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Research Alert: Study Casts Doubt on "Shock and Kill" Cure Strategy

HIV-Positive Organ Donation Could Save 500 Lives Per Year, Study Finds

April 4, 2011

According to a study conducted at Johns Hopkins, if Congress reversed its ban on allowing HIV-positive people to be organ donors after their death, roughly 500 HIV-positive patients with kidney or liver failure each year could get transplants within months, rather than the years they currently wait on the list.

"If this legal ban were lifted, we could potentially provide organ transplants to every single HIV-infected transplant candidate on the waiting list," says Dorry L. Segev, M.D., Ph.D., an associate professor of surgery at the Johns Hopkins University School of Medicine and the study's senior author. "Instead of discarding the otherwise healthy organs of HIV-infected people when they die, those organs could be available for HIV-positive candidates."

The ban on organ donation by HIV-positive patients is a relic of the 1980s, when it was still unclear what caused AIDS. Congress put the ban into the National Organ Transplant Act of 1984 and it has never been updated, despite the fact that HIV is no longer an immediate death sentence.

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The number of HIV-positive patients receiving kidney or liver transplants with non-HIV-infected organs is on the rise as doctors become more comfortable with the idea, and patients are having good outcomes, Segev says. In 2009, more than 100 HIV-positive patients got new kidneys and 29 got new livers. HIV-positive patients may encounter accelerated rates of liver and kidney disease due in part to the toxic effects of antiretroviral therapy.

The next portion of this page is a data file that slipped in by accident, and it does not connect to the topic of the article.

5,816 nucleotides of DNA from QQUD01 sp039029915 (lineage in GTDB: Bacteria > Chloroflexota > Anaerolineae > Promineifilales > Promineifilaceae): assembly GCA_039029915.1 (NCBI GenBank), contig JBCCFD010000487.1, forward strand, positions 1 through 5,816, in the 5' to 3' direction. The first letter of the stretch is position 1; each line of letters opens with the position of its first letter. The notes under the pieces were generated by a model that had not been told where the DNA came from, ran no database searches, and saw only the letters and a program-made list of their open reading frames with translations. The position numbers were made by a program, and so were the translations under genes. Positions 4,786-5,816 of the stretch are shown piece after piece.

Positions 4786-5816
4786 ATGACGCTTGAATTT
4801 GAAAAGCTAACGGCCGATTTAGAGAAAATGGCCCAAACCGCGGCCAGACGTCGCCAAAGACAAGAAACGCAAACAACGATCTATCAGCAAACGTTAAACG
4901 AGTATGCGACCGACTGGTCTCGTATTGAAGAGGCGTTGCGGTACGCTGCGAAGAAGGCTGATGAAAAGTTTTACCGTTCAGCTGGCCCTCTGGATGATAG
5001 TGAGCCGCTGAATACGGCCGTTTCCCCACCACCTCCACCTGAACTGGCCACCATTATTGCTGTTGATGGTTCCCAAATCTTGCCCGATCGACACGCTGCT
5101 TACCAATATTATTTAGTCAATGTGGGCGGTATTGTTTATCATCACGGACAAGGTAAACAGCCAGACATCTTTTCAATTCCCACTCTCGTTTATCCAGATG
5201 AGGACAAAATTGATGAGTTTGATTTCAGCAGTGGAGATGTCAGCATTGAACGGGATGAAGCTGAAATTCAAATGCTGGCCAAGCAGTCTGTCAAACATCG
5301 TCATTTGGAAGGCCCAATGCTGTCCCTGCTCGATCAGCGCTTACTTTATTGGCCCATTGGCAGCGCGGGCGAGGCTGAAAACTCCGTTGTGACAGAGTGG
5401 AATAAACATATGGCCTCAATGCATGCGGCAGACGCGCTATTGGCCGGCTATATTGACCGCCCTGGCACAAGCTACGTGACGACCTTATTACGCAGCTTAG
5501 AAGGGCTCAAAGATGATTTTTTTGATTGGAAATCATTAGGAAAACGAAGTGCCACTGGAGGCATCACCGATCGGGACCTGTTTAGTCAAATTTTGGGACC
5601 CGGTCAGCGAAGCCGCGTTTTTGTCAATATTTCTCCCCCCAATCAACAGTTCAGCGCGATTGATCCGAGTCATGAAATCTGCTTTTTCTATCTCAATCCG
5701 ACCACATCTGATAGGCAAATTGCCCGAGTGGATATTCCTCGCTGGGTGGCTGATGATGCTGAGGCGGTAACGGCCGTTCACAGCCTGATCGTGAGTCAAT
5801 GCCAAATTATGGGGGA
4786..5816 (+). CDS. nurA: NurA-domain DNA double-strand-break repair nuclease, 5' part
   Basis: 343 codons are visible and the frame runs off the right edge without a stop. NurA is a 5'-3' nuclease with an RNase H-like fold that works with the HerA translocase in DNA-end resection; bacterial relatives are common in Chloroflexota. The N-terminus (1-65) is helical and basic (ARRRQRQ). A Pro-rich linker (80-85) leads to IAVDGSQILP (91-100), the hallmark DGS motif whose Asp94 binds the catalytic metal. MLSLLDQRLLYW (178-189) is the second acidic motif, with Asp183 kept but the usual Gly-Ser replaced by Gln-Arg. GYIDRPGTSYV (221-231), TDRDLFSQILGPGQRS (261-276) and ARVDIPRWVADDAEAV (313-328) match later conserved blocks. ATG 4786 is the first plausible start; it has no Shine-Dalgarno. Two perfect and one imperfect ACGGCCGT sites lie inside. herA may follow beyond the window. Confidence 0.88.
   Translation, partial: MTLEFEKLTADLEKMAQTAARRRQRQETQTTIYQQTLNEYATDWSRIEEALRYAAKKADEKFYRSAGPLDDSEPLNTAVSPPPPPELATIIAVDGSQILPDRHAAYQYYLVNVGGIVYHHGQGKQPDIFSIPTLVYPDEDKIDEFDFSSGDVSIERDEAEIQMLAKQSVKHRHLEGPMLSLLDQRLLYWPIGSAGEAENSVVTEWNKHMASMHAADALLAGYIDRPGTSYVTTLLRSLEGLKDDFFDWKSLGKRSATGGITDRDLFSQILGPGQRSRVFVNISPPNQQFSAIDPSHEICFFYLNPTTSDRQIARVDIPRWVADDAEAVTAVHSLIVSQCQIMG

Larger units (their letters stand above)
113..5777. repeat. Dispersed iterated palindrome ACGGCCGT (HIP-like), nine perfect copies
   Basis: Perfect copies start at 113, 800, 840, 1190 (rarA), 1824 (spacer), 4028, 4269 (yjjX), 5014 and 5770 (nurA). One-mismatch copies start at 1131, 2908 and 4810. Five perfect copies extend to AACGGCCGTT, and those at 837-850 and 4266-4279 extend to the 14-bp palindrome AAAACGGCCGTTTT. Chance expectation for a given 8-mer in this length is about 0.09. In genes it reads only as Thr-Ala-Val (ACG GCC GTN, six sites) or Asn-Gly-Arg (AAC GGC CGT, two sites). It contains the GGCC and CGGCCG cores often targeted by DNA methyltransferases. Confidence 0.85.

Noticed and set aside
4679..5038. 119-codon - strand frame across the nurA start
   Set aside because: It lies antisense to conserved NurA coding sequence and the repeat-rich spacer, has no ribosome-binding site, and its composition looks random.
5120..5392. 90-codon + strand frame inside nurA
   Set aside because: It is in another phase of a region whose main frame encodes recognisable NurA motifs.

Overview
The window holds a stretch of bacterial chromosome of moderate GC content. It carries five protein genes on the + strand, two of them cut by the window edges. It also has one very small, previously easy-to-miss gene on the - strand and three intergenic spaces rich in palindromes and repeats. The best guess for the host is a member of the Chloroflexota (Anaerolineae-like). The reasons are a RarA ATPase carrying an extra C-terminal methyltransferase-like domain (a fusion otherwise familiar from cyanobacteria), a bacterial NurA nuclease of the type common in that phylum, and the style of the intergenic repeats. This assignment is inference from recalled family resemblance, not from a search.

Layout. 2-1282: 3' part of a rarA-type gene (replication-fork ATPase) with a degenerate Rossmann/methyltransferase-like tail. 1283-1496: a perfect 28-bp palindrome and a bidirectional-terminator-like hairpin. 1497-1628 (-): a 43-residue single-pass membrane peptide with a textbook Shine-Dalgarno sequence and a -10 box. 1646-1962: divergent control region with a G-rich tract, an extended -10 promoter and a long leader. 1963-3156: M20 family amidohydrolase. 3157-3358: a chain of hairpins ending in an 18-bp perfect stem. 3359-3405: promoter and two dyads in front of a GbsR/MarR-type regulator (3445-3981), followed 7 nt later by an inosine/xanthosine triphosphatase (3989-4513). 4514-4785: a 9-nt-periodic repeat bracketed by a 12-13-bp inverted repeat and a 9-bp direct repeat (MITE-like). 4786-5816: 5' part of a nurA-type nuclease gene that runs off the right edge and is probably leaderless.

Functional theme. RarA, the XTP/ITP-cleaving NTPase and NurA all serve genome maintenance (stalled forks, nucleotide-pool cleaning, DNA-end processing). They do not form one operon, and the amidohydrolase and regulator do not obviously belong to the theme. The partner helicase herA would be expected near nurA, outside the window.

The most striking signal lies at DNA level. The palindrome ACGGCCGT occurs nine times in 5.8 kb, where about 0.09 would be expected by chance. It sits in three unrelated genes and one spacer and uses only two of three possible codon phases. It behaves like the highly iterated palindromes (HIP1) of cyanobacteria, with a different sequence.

The study, published early online in the American Journal of Transplantation, sought to estimate the number of people who die each year in the United States who are good potential organ donors except for their HIV-positive serostatus. They culled data from two main sources -- the Nationwide Inpatient Study, which has information on in-hospital deaths of HIV-positive patients, and the HIV Research Network, a nationally representative registry of people with HIV. The team determined that the number of annual deaths with what are believed to be organs suitable for transplantation was approximately the same as estimated by each data source -- an average of 534 each year between 2005 and 2008 in the Nationwide Inpatient Study and an average of 494 each year between 2000 and 2008 in the HIV Research Network.

While no transplants of HIV-infected organs into patients with HIV have been done in the United States because of the ban, Segev says doctors in South Africa have started doing this type of transplant with excellent results.




This article was provided by Positively Aware. It is a part of the publication Positively Aware. Visit Positively Aware's website to find out more about the publication.
 

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